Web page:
Pro Tip: If you're really smart, fire them before they complete their training, then point at the small print that says that they're liable for the full costs of the training if they fail to pass the course. Then you send them a bill. Hey, someone might actually pay it, and now your employees have become a revenue stream.

4. Why pay at all? - use interns

You don't need to make people think that they might get a job with you in order to get them to work for free. That's what interns are for. They're just there to build their resume. If you run a fairly straightforward business, you can run almost everything on interns. College kids can build web sites, operate tills, write copy, answer phones, and so on.

Pro Tip: remember to offer a staff discount. That way they're still spending money with you, you're still making a profit out of them on top of the free labor, and they think they're getting a great deal!

5. It's just helping out - unpaid overtime

Business is tough. Everyone needs to put in just that little bit extra. Of course, you can't make people work for free, but you know, you've got to go with the hardest workers, and if they don't want to do those extra few hours, there's someone else who will. Pay for 20 hours, get them working for 30.  That cuts the wage bill down and fosters a sense of company loyalty.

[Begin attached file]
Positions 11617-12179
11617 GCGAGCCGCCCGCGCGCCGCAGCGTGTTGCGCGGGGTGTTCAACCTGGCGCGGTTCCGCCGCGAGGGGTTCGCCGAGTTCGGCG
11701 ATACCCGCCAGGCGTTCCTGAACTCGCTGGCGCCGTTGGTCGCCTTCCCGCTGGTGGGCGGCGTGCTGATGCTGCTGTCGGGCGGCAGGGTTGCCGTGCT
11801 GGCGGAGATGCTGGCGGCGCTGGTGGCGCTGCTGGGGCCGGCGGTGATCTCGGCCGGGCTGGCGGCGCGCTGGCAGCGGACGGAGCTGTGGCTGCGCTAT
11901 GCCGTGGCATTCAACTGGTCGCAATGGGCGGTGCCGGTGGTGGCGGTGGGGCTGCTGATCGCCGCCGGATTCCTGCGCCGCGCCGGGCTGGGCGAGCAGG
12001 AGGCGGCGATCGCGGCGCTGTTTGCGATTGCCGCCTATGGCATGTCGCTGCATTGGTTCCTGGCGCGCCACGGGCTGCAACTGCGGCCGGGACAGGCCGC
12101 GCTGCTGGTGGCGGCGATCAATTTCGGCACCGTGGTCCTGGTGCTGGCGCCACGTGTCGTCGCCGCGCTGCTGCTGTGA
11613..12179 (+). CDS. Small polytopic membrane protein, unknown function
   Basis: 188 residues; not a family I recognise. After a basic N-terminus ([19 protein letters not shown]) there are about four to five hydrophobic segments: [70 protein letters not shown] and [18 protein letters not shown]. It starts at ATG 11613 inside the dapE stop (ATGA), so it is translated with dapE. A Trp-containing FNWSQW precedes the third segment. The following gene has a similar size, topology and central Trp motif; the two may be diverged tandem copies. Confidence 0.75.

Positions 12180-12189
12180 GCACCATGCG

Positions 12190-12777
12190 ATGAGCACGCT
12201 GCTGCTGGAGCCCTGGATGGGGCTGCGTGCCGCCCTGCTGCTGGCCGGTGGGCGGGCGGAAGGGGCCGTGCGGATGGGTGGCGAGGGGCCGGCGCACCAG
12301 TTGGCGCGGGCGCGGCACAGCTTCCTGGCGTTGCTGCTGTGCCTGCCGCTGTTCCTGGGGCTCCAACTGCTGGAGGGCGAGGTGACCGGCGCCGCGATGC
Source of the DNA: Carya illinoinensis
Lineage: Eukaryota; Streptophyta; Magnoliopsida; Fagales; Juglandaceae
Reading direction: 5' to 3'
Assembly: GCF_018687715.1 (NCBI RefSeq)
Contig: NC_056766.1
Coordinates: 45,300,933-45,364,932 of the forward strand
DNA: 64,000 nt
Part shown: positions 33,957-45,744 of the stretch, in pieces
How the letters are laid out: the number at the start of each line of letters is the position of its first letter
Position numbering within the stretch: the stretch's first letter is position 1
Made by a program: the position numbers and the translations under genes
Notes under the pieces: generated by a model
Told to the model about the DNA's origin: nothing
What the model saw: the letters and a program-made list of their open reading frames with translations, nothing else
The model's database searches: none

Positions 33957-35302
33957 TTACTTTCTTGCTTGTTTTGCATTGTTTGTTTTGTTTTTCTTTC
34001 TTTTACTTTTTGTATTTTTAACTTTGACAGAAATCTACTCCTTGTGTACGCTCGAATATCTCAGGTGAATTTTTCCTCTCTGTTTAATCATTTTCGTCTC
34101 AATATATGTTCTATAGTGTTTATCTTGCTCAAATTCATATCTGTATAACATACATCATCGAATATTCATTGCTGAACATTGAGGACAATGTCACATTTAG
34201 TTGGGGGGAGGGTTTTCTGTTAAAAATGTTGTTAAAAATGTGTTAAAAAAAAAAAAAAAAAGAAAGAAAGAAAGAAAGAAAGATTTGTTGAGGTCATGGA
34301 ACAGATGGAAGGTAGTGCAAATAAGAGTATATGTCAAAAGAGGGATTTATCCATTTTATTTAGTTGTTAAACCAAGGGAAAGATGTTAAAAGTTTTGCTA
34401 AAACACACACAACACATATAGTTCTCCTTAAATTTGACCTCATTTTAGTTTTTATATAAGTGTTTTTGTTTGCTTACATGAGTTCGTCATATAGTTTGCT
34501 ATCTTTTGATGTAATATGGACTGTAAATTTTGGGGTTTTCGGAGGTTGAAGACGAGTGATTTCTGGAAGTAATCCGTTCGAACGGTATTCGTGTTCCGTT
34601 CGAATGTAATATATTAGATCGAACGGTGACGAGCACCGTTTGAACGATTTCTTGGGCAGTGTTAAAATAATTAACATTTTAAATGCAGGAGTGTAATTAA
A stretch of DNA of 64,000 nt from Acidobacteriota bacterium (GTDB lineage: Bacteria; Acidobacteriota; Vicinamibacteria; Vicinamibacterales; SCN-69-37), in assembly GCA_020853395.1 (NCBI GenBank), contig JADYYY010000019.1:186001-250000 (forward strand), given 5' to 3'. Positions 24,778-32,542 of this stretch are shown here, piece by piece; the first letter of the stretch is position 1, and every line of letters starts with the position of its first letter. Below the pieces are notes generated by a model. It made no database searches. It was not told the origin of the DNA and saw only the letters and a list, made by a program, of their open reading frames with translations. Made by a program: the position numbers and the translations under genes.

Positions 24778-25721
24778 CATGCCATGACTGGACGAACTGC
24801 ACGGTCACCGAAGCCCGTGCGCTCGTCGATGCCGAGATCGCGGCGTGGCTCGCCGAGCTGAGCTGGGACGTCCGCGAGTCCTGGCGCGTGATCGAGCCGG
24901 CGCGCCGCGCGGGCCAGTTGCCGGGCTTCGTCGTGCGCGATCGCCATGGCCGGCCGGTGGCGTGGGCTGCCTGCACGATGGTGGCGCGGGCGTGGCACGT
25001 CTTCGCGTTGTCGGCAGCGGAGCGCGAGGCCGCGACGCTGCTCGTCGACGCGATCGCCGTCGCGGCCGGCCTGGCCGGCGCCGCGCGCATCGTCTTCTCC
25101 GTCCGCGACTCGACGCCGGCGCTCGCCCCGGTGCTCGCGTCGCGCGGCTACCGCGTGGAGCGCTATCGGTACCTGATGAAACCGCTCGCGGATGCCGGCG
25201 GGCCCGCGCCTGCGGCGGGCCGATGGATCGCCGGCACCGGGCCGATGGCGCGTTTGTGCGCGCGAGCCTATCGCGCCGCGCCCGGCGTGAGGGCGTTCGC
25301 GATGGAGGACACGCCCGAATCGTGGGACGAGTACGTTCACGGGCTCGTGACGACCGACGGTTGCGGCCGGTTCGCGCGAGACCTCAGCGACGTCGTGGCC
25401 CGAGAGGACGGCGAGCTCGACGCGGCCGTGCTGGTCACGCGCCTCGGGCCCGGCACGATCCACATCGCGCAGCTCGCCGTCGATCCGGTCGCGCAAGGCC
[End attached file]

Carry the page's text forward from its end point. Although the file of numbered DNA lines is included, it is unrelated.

Pro Tip: remember to call in at odd hours so it looks like you're working your butt off too. Send emails at midnight, or leave text messages at 6am. Investigate scheduling services, or else employ an intern or a low-cost Filipino to send out of hours messages on your behalf.

6. We're all in this together - make them shareholders

In a small business, you can really get people to do ridiculous amounts of work for free by promising them a share in the profits. Obviously you can't pay them right away, but when the money comes in, you'll give them a cut. Remember to pay out your bonus and all your other expenses before you calculate the profit share, and practice your "disappointed" face when you tell them that because of unexpected financial issues, there's only about $160 profit to share between five of you.

Pro Tip: soften the blow by saying that under the circumstances, you're willing to pass on your share, so you'll just split the profit four ways, but hopefully next year will be better. See, now you're being generous and understanding, as you hand over two $20 notes for a whole year's work.

So, next time one of your staff complains that they don't have enough money for food, or gas, or medicine, or somewhere to live, explain to them how generous you're being by paying minimum wage. Then fire them and replace them with someone who'll be happy to work for half that.You now have a happy employee and you're making more profit - everybody wins!